In outline, the story sounds like something out of a girls’ comic: Tiny-but -fiery Hiro (Kii Kitano) has a huge crush on Shu (Masaki Okada), a school basketball star with fashion-model looks. After passing out from the excitement of watching him in action on the court, she is in the school nurse’s room, babbling about the wonderfulness of Shu to her friend Meme (Riisa Naka), when Shu himself comes in to be treated for a minor injury and overhears her.
Instead of collapsing in a fit of laughter, he later asks Hiro to be friends with him — a request that sends her pedaling furiously away from him on her bike, her face plastered with a sappy grin she doesn’t want him to see. Soon their friendship blossoms into something platonically more, and Hiro is in heaven.
But when Hiro hears from a male classmate that Shu wants to go to Waseda University, a top-rated private college in Tokyo, leaving her behind in Hokkaido, she feels used and betrayed. She confronts him, nearly strangling him with his own scarf, but can’t give him up, while Shu feels guilty, if not quite repentant. When he brings his love troubles to a young teacher (Narimiya Hiroki) he respects, the teacher tells him that “life is long,” implying that Shu should be thinking more about his own future than his current romance. But Shu replies that “now is important.” In other words, goodbye Waseda . . . maybe.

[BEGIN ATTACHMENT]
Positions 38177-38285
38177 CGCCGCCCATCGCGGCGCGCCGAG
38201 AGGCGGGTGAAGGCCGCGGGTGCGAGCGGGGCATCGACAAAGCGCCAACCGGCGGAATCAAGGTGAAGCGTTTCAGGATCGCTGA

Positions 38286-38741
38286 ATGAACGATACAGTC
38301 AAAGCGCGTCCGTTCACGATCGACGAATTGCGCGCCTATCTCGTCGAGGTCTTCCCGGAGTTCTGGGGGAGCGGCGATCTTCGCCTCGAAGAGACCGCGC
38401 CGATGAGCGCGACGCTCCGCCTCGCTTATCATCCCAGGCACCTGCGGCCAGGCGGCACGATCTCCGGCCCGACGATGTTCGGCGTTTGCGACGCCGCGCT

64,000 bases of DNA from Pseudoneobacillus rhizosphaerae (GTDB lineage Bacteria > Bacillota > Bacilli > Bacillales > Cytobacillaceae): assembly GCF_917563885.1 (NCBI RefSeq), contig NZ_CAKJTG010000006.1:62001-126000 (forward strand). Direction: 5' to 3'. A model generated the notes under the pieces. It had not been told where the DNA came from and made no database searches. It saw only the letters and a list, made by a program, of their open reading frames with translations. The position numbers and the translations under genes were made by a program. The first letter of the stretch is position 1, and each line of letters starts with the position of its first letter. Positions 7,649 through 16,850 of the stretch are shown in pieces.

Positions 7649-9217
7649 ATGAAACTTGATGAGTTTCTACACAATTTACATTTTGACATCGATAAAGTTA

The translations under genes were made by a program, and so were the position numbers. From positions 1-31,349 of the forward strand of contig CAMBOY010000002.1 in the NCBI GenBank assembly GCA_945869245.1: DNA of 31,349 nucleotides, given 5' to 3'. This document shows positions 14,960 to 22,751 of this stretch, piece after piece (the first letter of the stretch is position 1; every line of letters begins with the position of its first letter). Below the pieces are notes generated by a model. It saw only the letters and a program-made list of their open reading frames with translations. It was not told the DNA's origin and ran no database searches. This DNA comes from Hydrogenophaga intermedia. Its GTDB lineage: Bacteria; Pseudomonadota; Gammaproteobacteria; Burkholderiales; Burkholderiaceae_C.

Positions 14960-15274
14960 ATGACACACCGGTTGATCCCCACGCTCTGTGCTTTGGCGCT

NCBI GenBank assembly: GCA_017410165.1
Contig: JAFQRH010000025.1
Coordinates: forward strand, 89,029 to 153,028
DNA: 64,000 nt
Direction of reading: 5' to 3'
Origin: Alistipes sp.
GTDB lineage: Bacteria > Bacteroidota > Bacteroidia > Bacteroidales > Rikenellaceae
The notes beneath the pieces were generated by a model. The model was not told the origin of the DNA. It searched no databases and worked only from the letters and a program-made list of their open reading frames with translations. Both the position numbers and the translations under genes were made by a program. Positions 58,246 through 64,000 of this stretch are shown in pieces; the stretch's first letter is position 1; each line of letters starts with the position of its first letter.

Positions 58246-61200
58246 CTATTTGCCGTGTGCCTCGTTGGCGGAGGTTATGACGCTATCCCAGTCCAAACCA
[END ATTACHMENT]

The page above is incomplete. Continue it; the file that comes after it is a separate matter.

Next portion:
This situation is a genre war horse, and not only in Japan (one U.S. example is “American Graffiti”), but Kitagawa’s treatment of it is bracingly fresh. Instead of loading up her screenplay with the usual fight, separation and heart-to-heart- talk-on-the-school-rooftop cliches, she creates scenes that look and sound spontaneous and unstructured, despite the nuggets of brightly polished dialogue that are salted in the script to illuminate character or advance the story.
Also, she has done to perfection what script-writing books constantly preach but too few filmmakers actually practice: Write characters that play up their actors’ natural strengths (that is, that bring out their most attractive on-screen selves whatever their off-screen selves may be like).